I am a better person than Josh Hamilton by standard societal standards such as integrity, honesty, and general avoidance of illegal behavior.

"For a few years there, Josh Hamilton was just about the best in the sport. He was that in spite of all he’d experienced, all he’d inflicted upon himself, all the sickness he’d incurred. It won’t ever be what it could have been, whatever that is, and it is not heroic. It just is, or was, whatever he decides. It can’t ever be what was expected of him, a past he had no choice but to ignore. It was, however, every bit of what he had in that moment. So, if the baseball is over, then there will be just Josh and his girls and the life he chooses. There’ll be some memories of a young man hounded by – and chasing – darkness, of course. But there’ll also be that man who for a short time had tamed it all, and who can again, a day at a time."

So let's say you totally forgive alcoholism, like it's the flu. That's fine.

You don't care about the PEDs? When he was "just about the best in the sport," it's because he was juiced.

I am not a particularly judgmental person, but the general consensus hypocrisy is staggering.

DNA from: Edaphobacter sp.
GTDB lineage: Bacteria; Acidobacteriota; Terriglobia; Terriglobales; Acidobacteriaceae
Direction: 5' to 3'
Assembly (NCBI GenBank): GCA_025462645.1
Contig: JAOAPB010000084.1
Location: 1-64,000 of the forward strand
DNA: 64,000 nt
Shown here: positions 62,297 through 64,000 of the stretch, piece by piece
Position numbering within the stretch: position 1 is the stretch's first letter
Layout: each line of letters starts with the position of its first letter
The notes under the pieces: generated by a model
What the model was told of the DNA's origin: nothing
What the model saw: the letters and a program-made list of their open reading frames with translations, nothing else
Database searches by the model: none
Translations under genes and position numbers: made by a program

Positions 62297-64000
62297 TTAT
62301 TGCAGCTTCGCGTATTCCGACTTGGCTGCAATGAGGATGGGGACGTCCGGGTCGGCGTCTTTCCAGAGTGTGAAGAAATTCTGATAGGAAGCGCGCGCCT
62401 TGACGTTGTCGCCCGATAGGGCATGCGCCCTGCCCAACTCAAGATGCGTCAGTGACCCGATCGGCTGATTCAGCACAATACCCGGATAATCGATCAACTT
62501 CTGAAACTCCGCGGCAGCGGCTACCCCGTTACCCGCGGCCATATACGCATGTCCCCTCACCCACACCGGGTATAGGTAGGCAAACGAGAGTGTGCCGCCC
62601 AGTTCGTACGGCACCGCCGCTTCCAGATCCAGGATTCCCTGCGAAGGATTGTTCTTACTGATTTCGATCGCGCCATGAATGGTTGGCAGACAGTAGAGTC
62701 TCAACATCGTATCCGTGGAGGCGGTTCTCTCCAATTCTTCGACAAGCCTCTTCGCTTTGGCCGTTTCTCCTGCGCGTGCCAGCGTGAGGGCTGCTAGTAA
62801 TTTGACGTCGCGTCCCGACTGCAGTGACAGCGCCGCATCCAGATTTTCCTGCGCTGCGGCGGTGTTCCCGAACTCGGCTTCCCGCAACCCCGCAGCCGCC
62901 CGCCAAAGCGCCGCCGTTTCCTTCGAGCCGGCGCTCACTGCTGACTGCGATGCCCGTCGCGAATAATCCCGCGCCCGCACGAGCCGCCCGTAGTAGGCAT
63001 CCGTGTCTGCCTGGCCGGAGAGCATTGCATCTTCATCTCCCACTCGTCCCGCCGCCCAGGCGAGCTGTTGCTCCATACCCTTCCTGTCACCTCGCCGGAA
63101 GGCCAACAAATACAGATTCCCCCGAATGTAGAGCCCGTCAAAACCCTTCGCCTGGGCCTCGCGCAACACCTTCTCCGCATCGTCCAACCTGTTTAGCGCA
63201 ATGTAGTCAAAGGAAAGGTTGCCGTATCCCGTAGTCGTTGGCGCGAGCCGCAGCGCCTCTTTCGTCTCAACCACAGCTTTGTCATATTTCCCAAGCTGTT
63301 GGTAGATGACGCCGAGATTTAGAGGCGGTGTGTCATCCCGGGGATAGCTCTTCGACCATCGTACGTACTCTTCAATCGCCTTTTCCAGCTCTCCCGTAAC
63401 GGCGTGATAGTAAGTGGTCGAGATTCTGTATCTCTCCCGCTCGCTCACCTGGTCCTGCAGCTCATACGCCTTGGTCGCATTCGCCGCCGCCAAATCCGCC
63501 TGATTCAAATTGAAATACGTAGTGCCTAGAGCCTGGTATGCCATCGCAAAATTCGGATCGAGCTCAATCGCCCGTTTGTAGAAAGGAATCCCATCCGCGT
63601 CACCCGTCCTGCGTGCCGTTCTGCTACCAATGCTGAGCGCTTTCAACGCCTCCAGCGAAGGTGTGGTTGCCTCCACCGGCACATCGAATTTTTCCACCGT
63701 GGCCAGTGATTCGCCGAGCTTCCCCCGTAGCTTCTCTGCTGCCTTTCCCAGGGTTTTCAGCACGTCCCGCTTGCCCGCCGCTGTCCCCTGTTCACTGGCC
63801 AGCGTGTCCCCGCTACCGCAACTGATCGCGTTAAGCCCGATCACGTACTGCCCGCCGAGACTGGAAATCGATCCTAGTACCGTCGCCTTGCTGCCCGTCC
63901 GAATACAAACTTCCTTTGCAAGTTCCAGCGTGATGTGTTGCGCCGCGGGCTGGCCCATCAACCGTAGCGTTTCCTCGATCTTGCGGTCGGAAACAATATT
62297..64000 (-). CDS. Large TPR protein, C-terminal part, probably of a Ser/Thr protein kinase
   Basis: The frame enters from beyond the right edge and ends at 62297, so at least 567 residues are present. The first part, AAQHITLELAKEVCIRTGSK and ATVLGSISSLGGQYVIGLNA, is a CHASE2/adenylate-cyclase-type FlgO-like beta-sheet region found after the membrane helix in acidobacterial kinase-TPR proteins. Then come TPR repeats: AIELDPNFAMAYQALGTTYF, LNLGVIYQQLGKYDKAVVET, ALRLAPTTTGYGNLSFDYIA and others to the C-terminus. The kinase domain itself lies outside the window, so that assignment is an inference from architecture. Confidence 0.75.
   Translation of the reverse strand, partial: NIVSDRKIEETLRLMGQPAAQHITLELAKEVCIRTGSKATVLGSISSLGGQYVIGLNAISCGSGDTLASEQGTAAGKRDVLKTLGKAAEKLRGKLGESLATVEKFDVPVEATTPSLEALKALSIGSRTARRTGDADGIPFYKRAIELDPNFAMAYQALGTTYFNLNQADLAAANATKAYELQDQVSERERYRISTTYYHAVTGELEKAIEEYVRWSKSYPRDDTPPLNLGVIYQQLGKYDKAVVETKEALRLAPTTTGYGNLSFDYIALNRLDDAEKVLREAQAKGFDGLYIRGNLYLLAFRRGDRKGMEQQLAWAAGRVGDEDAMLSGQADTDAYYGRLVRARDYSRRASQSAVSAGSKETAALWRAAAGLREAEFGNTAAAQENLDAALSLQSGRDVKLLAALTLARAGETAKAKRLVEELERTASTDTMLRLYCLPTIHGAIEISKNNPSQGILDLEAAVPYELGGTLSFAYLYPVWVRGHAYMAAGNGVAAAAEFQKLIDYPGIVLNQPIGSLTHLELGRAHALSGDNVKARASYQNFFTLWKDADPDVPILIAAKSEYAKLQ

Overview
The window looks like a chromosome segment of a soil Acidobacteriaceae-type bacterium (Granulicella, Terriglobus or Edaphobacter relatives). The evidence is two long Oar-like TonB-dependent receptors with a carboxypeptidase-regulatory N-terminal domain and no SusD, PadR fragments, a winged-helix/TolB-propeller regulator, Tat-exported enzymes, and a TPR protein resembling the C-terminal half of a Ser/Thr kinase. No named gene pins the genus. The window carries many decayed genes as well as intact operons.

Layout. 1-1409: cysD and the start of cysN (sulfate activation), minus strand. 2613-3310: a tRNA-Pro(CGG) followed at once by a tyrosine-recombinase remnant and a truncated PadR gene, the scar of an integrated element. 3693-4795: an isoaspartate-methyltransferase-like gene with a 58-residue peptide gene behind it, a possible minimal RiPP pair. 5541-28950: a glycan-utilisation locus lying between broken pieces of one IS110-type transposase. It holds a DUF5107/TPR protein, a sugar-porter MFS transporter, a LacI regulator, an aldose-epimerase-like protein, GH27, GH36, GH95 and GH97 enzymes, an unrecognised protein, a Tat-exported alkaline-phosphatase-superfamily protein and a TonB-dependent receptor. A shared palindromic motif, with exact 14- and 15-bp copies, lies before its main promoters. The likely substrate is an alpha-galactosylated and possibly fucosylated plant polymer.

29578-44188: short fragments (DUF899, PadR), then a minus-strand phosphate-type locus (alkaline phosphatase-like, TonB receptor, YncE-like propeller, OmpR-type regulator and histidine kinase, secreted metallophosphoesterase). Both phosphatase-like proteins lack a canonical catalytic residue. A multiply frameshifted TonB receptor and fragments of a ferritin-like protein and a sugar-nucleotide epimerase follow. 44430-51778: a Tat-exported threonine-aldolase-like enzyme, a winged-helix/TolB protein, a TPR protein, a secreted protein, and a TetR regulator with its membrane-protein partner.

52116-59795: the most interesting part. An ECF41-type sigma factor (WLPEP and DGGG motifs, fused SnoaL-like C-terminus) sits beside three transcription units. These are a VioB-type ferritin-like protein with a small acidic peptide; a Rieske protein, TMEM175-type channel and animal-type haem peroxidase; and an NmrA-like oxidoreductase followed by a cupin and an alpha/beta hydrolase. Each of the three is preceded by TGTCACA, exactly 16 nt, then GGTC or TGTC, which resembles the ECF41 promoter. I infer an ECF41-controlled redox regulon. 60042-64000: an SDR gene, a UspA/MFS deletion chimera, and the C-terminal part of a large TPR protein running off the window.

You know, maybe alcoholism doesn't make one a bad person ... but it also doesn't make one a saint.

Saturday, April 15, 2017

Felz Stat of the Day

Greg Bird has one more hit this season than Mark Teixeira.

Sunday, April 09, 2017

Let's ignore what happened in the game and just blame the bullpen.

"Masahiro Tanaka scuffles in two straight starts and you know the reaction, the sky is already falling on the Yankees’ sketchy starting rotation, even before the bullpen blows two straight leads in Baltimore."

The sky is not falling on the Yankees' sketchy starting rotation because it has already fallen ... just got your verb tense wrong. The AL hitters are waiting in anticipation as decision day approaches: Will the Yankees name Chad Green or that AAA Lefty Guy as the #5 pitcher in their rotation?

The Yankee bullpen is not going to have a 0.00 ERA. The bullpen gave up 3 earned runs in Baltimore over the course of 8 innings. I think it's the only runs the bullpen has allowed this season.

The starting pitching, the typical 19 runners left on base, the garbage fielding: those are your problems.

"The other night I watched Chris Sale make his first start for the Red Sox at Fenway, a start even more anticipated than Harvey’s would be for the Mets on Thursday. Sale threw his first pitch of the night at 97 and then spent most of the game against the Pirates in the low and middle 90s. Sale was still brilliant. He is smart, he works both sides of the plate, he mixes sliders with his fastball, he so clearly has an ace’s makeup and mentality. You don’t have to have the biggest fastball in the world to be that kind of ace. You just have to have attitude, and big stuff."